Ukraine: New tensions between the EU and Russia over gas, the fate of Zaporijjia still worries

Ukraine: New tensions between the EU and Russia over gas, the fate of Zaporijjia still worries

Tensions between Moscow and the EU over Russian gas supplies rose again on Wednesday, with Kyiv warning that a disaster at the Zaporizhia power plant could have repercussions beyond Ukraine.

While defending himself against using energy as a “weapon”, Vladimir Putin threatened to halt all supplies of hydrocarbons in the event of a price cap, a project restarted by Brussels on the same day.

Capping Russian hydrocarbon prices is “stupid,” he told an economic forum in Vladivostok, Russian Far East.

“We will not deliver anything at all if it goes against our interests, in this case economic ones. Neither gas, nor oil, nor coal (…). Nothing,” added the Russian President.

But moments later, European Commission President Ursula von der Leyen floated the idea of ​​such a cap as part of measures to lower Europeans’ energy bills.

It would also allow Brussels to “reduce the revenue” used by the Russian authorities to “finance this cruel war against Ukraine.”

“At the beginning of the war, Russian gas by pipeline accounted for 40% of all gas imported (by the EU). Today it only makes up 9%,” emphasized Ms. von der Leyen.

Kyiv denounced a “Russian propaganda in full swing threatening Europe with a freezing winter”.

“Putin is moving towards the second phase of a hybrid war that threatens the stability of European homes,” said Ukrainian diplomatic spokesman Oleg Nikolenko.

“Make no mistake, gas cuts by Russia have nothing to do with sanctions. It’s planned in advance,” he added.

Mr Putin’s grievances are not limited to hydrocarbons, the Kremlin chief is attacking the West’s “sanctions fever” which he believes will fail to “isolate Russia”.

The “peak” of difficulties related to these sanctions is “over”, he assured in particular.

Mr Putin insisted on strengthening ties with Asia, particularly China, in the face of “the West’s technological, financial and economic aggression”.

Turkish President Recep Tayyip Erdogan, who was visiting Belgrade, agreed, accusing Westerners of “provocation” towards Moscow.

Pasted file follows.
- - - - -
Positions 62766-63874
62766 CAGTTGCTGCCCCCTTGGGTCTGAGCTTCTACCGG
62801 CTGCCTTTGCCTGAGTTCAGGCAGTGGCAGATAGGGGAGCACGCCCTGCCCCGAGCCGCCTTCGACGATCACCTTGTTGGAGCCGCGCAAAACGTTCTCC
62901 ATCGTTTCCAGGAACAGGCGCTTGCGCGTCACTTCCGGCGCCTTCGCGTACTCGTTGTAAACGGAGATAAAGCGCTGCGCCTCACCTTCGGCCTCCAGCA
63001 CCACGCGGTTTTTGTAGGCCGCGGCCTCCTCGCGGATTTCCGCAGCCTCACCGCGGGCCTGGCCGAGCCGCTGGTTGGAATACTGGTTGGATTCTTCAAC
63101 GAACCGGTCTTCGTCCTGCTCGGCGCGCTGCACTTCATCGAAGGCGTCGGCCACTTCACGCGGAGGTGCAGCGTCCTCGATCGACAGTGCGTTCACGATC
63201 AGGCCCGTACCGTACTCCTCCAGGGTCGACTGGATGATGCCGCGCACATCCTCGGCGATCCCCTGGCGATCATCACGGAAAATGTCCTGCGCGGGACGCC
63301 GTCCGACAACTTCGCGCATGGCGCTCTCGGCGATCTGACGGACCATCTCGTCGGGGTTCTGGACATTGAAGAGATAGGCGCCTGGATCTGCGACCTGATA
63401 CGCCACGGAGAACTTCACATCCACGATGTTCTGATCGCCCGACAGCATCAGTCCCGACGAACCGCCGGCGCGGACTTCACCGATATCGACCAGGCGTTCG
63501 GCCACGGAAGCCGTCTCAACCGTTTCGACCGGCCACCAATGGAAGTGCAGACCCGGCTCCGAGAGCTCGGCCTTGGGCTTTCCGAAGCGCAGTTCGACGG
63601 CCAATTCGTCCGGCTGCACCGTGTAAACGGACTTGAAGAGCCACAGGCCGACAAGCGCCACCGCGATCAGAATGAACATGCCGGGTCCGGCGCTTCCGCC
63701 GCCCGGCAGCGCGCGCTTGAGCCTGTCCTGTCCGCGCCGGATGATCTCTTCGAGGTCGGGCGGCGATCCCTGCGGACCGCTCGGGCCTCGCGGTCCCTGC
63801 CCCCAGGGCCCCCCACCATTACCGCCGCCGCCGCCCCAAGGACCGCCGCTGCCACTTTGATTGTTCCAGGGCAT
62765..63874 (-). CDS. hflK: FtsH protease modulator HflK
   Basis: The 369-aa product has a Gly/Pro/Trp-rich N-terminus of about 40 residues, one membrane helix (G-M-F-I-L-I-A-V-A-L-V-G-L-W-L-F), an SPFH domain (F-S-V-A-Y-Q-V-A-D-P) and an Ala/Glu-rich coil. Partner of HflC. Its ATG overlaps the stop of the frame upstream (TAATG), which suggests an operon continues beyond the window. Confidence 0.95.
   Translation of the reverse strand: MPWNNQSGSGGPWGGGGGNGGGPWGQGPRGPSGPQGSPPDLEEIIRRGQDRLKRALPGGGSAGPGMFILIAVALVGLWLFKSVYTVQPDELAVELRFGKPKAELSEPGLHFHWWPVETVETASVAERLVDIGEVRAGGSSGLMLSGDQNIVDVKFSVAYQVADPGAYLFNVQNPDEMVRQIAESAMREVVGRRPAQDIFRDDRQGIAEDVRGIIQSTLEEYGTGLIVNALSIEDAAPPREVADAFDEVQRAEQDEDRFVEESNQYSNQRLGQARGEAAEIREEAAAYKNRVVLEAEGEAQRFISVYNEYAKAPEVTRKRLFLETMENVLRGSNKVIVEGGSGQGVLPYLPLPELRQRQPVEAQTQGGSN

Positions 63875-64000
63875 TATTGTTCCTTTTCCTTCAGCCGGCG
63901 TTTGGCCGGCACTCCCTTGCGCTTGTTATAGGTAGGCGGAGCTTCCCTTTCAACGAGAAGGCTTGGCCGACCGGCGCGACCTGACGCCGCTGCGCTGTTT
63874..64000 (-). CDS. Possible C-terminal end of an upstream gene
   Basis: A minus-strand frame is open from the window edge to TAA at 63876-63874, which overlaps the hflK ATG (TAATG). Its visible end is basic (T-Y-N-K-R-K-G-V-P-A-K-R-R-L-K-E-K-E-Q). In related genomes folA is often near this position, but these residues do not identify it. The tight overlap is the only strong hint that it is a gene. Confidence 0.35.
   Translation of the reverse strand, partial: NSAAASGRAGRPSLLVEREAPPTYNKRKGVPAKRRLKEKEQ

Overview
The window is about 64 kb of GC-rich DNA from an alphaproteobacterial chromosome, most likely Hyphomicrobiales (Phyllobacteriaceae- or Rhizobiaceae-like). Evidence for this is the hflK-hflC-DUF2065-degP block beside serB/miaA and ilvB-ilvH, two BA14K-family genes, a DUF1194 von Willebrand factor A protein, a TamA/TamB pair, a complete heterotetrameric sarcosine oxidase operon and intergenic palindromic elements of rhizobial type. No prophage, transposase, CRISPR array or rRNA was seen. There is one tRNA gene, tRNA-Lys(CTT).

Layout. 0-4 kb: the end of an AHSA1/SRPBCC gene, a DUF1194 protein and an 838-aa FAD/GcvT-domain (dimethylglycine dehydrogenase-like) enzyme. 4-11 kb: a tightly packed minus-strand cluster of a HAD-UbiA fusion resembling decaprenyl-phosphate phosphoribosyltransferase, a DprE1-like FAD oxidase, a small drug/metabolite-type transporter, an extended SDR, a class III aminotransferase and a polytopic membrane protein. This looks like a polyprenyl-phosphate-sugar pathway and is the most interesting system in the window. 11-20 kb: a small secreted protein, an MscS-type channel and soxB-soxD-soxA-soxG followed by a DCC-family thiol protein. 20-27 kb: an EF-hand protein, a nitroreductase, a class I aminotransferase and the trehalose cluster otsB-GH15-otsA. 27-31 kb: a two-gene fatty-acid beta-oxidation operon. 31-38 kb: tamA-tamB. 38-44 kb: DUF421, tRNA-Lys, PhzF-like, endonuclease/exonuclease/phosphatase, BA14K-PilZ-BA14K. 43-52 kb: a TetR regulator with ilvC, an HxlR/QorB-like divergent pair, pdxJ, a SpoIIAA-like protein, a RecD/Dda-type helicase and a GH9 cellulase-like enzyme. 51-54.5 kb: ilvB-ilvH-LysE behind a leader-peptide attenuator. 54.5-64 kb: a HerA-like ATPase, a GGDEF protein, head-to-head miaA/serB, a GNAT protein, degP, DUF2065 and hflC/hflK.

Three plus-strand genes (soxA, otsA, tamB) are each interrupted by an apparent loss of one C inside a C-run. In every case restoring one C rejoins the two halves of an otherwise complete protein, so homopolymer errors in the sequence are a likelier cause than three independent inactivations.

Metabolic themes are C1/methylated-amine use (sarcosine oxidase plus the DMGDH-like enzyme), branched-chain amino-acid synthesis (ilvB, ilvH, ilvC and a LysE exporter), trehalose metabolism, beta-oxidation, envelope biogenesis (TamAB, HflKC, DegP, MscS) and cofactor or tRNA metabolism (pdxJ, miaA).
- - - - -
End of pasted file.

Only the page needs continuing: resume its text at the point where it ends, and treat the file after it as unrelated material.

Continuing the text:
– “Humanitarian Disaster” –

Chancellor Olaf Scholz, whose country is heavily dependent on Russian gas, said in Berlin that Germany would get through the winter “with courage and bravery” despite the threat of bottlenecks.

Mr Putin has also countered Western accusations that the conflict in Ukraine and its consequences for agriculture allow Moscow to put pressure on developing countries dependent on Ukrainian wheat.

According to him, the vast majority of Ukrainian grain, exports of which have just resumed, go to European countries, and not to poor countries, which poses a risk of a “humanitarian catastrophe”.

Fears surrounding the Zaporijjia nuclear power plant, which has been occupied by Russian forces for the past six months, also remain strong.

A nuclear accident would have “consequences not only for Ukraine, but of course also consequences beyond its borders,” warned Oleg Korikov, head of Ukraine’s nuclear safety agency.

The largest nuclear power plant in Europe, Zaporijia, is being bombed, which is why Kyiv and Moscow are blaming each other.

In a report released Tuesday after a visit, the International Atomic Energy Agency (IAEA) called for a “security zone” to be established around the site, whose situation had become “unsustainable”.

For his part, the head of the Ukrainian public operator Energoatom, Petro Kotin, on Wednesday wanted this plant to be placed under the protection of a “peace contingent”.

But the head of Russian diplomacy, Sergei Lavrov, demanded “clarifications” from the IAEA on that report, and Mr Putin denied the agency’s claims about the presence of military equipment at the site.

In Moscow, Vladimir Putin’s United Russia party proposed organizing November 4 referendums in Russian-controlled areas of Ukraine to annex them to Russia.

“Donetsk, Lugansk and many other Russian cities will finally find their home base. And the Russian world, now divided by formal borders, will regain its integrity,” said Andrei Tourchak, General Counselor of United Russia’s General Council.

In Kyiv, the supreme commander of the Ukrainian army, Valery Zaloujny, admitted for the first time to carrying out rocket attacks on Russian bases in Crimea in August and threatened to continue these types of operations.

Ukraine has “successfully conducted rocket attacks on enemy military bases, including Saki airfield,” he wrote in an article published by the state news agency Ukrinform.

Explosions resounded at this Russian airfield in Crimea in early August, leaving one dead and several injured, and in particular destroying ammunition intended for military aviation.

Near the front lines, Ukrainian civilians are already preparing for a winter made worse by ongoing fighting and a lack of gas for heating.

“We will regroup to warm up (…) come what may,” said philosopher Oleksandre Matviïevski, a resident of Kramatorsk, 25 km from the front, chainsaw in hand.


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